- Title: The Roosevelts An American Saga
- Author: Peter Collier with David Horowitz
- Year Published: 1994 (Simon & Schuster)
- Year Purchased: Late 1990s
- Source: An ex
- About: This book is exhaustive; comprehensive; and any other applicable word over-used by critics and reviewers. To horribly paraphrase Joni Mitchell, after reading An American Saga I can honestly say that I have looked at the Roosevelts from both sides now. (*groan*) It’s a biography of the entire family, radiating from Teddy and FDR, to be sure, but giving flesh and voice to all of the members. Neither man, after all, was created in a laboratory; nor are the two lines of the family treated as barely associated branches, but as richly interconnecting pieces of a large and complex puzzle. This is a classic.
- Motivation: I’ve been intrigued by FDR since that day in 6th grade history when I drew his name out of the assignment hat. My best friend, Jessy, was not so lucky: she was forced to research Ronald Reagan, the then-sitting head of state. At least neither of us had the task of padding out a report on William Henry Harrison, which was probably an F waiting to happen. Small mercies, people. Small mercies.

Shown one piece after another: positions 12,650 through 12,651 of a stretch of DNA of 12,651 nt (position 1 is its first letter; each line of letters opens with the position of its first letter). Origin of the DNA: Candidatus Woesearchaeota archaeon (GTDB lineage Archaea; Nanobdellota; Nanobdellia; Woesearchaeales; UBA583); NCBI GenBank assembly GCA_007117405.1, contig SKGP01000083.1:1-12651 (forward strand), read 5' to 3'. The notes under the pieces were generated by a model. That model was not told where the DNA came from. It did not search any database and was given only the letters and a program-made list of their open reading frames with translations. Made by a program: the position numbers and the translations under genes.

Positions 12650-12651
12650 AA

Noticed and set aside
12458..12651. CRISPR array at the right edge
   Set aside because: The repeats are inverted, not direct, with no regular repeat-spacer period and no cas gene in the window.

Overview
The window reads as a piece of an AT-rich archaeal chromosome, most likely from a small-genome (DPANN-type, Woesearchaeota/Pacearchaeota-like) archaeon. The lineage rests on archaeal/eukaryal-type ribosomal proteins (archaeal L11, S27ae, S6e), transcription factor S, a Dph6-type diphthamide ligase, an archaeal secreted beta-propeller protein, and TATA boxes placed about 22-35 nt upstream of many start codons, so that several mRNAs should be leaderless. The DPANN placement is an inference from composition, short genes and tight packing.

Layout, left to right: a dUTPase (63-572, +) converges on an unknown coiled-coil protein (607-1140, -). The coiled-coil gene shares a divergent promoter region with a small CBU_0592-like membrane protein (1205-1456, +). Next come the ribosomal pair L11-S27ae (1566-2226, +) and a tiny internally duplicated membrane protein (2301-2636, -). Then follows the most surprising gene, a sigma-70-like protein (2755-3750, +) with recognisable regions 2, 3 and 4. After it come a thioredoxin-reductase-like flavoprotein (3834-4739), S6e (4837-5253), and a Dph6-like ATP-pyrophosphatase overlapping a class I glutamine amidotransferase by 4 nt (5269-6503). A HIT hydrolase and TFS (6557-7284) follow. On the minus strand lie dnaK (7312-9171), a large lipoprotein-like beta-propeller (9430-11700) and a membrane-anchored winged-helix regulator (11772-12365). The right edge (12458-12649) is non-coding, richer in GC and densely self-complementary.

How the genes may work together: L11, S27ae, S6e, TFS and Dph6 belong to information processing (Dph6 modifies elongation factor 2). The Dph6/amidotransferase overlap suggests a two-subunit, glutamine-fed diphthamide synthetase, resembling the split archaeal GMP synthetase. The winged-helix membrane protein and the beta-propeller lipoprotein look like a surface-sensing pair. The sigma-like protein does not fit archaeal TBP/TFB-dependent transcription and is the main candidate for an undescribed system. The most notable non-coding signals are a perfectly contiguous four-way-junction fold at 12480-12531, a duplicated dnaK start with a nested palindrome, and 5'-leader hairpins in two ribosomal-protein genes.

- Times Read: 1
- Random Excerpt/Page 37: He was curious about how things worked. He captured insects, rodents, and other specimens and took them apart on makeshift dissecting tables, almost as if by opening them up for examination he might better understand what was wrong with his own machinery. He drew, catalogued, and described what he saw. At the age of eight, when his mother threw out the corpses of two mice he had stored in the icebox for future autopsy, he accused her, in a tiny indignant voice, of “defeating the ends of science.”
- Happiness Scale: 9 1/2
A Year in Books/Day 198: The Roosevelts An American Saga